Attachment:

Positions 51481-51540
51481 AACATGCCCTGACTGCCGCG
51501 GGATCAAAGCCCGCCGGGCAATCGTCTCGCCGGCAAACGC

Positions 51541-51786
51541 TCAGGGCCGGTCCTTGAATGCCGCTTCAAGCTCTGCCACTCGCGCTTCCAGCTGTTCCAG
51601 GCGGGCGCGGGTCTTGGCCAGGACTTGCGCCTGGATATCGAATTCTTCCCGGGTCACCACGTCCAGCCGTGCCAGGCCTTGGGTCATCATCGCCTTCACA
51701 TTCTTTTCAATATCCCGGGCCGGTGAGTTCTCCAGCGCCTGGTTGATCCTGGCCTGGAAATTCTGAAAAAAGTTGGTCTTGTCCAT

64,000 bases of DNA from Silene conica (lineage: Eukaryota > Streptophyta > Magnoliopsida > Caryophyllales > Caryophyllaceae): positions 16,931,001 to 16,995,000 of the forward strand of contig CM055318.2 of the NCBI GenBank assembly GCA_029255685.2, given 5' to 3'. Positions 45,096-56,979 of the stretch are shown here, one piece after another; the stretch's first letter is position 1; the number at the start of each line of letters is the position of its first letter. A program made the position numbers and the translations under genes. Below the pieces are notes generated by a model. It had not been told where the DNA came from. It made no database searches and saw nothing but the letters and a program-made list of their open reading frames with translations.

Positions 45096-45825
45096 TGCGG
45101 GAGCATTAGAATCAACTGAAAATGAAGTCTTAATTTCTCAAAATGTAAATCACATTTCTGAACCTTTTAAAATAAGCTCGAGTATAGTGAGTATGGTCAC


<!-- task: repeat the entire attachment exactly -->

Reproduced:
Positions 51481-51540
51481 AACATGCCCTGACTGCCGCG
51501 GGATCAAAGCCCGCCGGGCAATCGTCTCGCCGGCAAACGC

Positions 51541-51786
51541 TCAGGGCCGGTCCTTGAATGCCGCTTCAAGCTCTGCCACTCGCGCTTCCAGCTGTTCCAG
51601 GCGGGCGCGGGTCTTGGCCAGGACTTGCGCCTGGATATCGAATTCTTCCCGGGTCACCACGTCCAGCCGTGCCAGGCCTTGGGTCATCATCGCCTTCACA
51701 TTCTTTTCAATATCCCGGGCCGGTGAGTTCTCCAGCGCCTGGTTGATCCTGGCCTGGAAATTCTGAAAAAAGTTGGTCTTGTCCAT

64,000 bases of DNA from Silene conica (lineage: Eukaryota > Streptophyta > Magnoliopsida > Caryophyllales > Caryophyllaceae): positions 16,931,001 to 16,995,000 of the forward strand of contig CM055318.2 of the NCBI GenBank assembly GCA_029255685.2, given 5' to 3'. Positions 45,096-56,979 of the stretch are shown here, one piece after another; the stretch's first letter is position 1; the number at the start of each line of letters is the position of its first letter. A program made the position numbers and the translations under genes. Below the pieces are notes generated by a model. It had not been told where the DNA came from. It made no database searches and saw nothing but the letters and a program-made list of their open reading frames with translations.

Positions 45096-45825
45096 TGCGG
45101 GAGCATTAGAATCAACTGAAAATGAAGTCTTAATTTCTCAAAATGTAAATCACATTTCTGAACCTTTTAAAATAAGCTCGAGTATAGTGAGTATGGTCAC